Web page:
The Shifen Old Station, originally built for transporting coal, was built right alongside the Shifen Old Street, and today stands as a reminder of Taiwan’s history.
Shifen is a small town located in Pingxi District southeast of New Taipei City. This is a good detour if your heading to the mountain town of Jiufen. Departing from Taipei City in the early afternoon, the first stop is to Shifen old street then a journey to Juifen (until night) then head back to the city. Travel time is almost an hour to reach the mountainous Shifen from the downtown Taipei area by bus.
Once you jumped out of the bus, you are part of the crowd! The one stretch of road to walk along is heavily crowded (in between the road is the old train tracks). It’s like every square inch of the sidewalk is occupied once the train and busses offload travelers. I must have spent two hours just wandering, clicking and eating street foods in the small town. I have to say, tourist trap or not, I just enjoy the experience and admire the picturesque scenery of the entire town.
Location: 226, Taiwan, New Taipei City, Pingxi District
Jing-an Suspension Bridge
This is the longest suspension bridge in the town of Pingxi. Built in 1974 by a mining company, the 128-meter long bridge connects Shifen and Nanshan Village.
Shifen Old Street
Shifen Old Street is one straight railroad lined up with souvenir shops and street foods and lots of bubble teas. The buildings are charmingly old and the main attraction or the “selling point” is the sky lantern. The unique thing about this place is people can actually walk, light up lanterns and take a photo in the train tracks. When the old school train arrives (every hour), the crowd rushes into the side.
Street foods and bubble teas are everywhere. They are lined on both sides of the railroad and I had a chance to try some of them. Here are some photos of the foods I tried.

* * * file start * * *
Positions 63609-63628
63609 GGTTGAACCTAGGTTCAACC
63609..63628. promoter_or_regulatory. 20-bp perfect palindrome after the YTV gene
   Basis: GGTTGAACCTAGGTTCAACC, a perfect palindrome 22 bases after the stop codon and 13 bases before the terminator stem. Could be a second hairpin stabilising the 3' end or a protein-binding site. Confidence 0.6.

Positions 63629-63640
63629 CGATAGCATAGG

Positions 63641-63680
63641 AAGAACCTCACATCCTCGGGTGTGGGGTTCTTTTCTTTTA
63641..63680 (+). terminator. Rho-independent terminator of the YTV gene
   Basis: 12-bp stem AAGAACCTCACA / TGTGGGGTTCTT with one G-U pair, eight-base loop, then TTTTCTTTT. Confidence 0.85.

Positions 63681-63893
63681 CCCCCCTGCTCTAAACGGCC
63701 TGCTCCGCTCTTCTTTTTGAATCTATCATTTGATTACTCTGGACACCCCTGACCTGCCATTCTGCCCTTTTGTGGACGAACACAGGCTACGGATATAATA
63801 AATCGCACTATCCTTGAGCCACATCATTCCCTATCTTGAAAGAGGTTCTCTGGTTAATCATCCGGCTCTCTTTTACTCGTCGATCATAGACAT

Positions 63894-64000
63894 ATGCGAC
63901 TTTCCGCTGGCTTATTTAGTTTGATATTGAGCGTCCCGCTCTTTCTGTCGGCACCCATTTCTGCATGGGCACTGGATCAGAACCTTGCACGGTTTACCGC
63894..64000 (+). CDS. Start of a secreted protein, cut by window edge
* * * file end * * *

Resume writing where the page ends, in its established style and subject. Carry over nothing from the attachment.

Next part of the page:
The main idea of this is to buy a lantern, write down your wishes, light it up and let it fly in the sky. Sending prayers or wishes through a lantern is interesting and uplifting but it’s an eyesore to see fallen lanterns on trees, on the riverside, and to the mountains. Although the lanterns are made of rice paper, still it’s not nature-friendly. I talk to one store owner and he says that there is a group of local folks that are paid to collect every fallen lantern. Well, I hope it’s true. Even under gloomy and drizzly weather, you can still fly your lanterns!
Almost all the shops are selling different kinds of paper lanterns. A lantern cost roughly around NT$150-200 (colored & multi-colored) and each color represents meaning like good health (Red), Money (Yellow), Bliss (Pink), Sucess (Green), etc. The store staff will help you set it and light it up. What’s more, is that the staff will be your photographer and choreographer on how to release the lanterns. Not bad!
Sky lantern has been going around in Shifen over a hundred years ago. But it is more popular on the 15th day of the Lunar New Year to celebrate the Pingxi Sky Lantern Festival. That would be so amazing to see them mass lighted at night. For the whole of Taiwan, Pingxi is the only place that is legal to fly lanterns.
Location: 226 Taiwan, New Taipei City, Pingxi District